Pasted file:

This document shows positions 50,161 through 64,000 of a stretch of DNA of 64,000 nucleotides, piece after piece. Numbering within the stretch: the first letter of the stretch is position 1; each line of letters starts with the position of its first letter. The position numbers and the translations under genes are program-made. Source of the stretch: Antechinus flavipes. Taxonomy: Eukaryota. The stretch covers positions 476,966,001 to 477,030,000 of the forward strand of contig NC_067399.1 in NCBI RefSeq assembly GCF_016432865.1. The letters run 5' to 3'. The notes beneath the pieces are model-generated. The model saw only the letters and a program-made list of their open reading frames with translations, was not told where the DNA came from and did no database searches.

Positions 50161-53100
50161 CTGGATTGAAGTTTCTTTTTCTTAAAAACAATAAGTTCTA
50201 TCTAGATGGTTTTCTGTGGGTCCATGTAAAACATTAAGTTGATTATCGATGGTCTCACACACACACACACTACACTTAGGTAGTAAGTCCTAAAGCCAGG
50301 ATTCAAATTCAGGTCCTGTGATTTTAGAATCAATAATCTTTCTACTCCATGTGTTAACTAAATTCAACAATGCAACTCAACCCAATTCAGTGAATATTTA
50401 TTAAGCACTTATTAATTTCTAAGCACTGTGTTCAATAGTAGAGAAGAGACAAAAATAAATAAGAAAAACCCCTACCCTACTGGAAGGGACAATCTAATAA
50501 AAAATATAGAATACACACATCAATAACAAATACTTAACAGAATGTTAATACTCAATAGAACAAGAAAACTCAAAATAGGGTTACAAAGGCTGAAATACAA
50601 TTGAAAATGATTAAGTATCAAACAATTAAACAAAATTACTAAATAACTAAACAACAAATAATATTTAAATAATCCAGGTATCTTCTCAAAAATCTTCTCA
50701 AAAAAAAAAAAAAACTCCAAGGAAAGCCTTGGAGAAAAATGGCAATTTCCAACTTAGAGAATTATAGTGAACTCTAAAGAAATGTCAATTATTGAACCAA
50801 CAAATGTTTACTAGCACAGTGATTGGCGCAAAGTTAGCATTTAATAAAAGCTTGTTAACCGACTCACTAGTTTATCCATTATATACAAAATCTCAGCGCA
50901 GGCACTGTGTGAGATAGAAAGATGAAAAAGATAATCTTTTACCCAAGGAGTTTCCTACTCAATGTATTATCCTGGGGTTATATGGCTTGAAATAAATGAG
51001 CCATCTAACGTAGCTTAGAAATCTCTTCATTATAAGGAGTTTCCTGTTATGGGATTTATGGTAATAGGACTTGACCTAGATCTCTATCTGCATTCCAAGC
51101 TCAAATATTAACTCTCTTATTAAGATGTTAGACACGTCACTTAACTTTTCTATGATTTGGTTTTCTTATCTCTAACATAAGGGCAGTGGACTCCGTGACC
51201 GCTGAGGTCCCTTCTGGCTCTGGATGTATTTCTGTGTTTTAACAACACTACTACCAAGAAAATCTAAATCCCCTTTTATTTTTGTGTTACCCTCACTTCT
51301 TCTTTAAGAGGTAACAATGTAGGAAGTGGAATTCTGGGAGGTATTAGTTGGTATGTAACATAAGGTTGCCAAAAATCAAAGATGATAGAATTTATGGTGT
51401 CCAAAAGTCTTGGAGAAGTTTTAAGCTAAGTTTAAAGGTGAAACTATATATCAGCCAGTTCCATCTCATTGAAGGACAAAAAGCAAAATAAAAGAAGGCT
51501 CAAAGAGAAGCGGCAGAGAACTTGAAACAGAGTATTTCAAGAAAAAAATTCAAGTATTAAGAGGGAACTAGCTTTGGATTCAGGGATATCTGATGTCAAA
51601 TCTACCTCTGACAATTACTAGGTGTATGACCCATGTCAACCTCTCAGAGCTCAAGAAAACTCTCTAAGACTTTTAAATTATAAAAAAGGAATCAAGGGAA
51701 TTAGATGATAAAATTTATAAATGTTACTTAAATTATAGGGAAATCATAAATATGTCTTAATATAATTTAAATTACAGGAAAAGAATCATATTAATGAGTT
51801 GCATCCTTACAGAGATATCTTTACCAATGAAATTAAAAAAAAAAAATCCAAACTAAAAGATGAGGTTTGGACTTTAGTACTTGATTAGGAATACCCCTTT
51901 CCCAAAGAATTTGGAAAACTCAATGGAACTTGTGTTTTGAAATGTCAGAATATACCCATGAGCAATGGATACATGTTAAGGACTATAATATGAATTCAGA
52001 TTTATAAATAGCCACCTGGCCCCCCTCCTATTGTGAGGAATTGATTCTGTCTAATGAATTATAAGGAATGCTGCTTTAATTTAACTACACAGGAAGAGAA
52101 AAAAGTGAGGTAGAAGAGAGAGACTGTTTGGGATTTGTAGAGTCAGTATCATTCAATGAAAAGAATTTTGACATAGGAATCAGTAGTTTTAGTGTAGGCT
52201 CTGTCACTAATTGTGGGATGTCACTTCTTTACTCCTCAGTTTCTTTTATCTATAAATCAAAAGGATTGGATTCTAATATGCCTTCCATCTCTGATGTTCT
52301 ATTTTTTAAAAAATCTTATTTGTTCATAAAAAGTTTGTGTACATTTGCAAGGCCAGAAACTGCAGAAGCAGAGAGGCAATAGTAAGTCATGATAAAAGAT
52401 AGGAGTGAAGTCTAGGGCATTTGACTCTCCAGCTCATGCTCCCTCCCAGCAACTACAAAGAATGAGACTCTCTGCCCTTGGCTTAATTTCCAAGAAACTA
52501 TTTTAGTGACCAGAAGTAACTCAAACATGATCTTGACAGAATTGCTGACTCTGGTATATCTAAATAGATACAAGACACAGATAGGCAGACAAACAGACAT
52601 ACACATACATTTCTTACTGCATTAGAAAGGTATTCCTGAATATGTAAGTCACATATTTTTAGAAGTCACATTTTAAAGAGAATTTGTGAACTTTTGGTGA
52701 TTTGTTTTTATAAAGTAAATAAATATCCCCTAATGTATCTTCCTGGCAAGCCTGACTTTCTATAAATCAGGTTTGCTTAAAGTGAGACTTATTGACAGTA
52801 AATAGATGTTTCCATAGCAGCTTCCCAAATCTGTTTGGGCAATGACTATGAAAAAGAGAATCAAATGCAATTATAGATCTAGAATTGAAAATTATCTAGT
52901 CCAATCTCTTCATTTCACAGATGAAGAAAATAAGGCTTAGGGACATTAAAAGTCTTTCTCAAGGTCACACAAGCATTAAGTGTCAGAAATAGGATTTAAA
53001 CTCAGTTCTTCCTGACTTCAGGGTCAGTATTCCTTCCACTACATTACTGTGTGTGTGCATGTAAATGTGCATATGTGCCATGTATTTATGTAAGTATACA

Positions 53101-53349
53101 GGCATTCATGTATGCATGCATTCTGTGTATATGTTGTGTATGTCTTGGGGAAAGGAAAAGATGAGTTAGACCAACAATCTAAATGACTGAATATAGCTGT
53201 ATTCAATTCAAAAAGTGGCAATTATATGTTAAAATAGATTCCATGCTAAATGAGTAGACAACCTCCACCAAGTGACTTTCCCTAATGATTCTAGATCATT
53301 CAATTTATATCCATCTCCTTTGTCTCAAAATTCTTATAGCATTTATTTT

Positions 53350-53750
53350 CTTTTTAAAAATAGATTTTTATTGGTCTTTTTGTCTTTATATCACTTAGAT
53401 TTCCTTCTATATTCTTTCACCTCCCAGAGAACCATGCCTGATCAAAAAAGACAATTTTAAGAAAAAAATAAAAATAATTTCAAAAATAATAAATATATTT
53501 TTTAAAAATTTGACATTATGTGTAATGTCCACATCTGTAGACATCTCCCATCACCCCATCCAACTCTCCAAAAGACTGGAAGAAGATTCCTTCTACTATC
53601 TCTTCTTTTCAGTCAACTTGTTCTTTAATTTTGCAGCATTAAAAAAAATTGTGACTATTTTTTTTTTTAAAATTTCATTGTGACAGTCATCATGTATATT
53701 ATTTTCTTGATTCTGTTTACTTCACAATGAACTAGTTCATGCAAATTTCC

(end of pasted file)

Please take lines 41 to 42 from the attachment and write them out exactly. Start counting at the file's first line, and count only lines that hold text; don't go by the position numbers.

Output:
53601 TCTTCTTTTCAGTCAACTTGTTCTTTAATTTTGCAGCATTAAAAAAAATTGTGACTATTTTTTTTTTTAAAATTTCATTGTGACAGTCATCATGTATATT
53701 ATTTTCTTGATTCTGTTTACTTCACAATGAACTAGTTCATGCAAATTTCC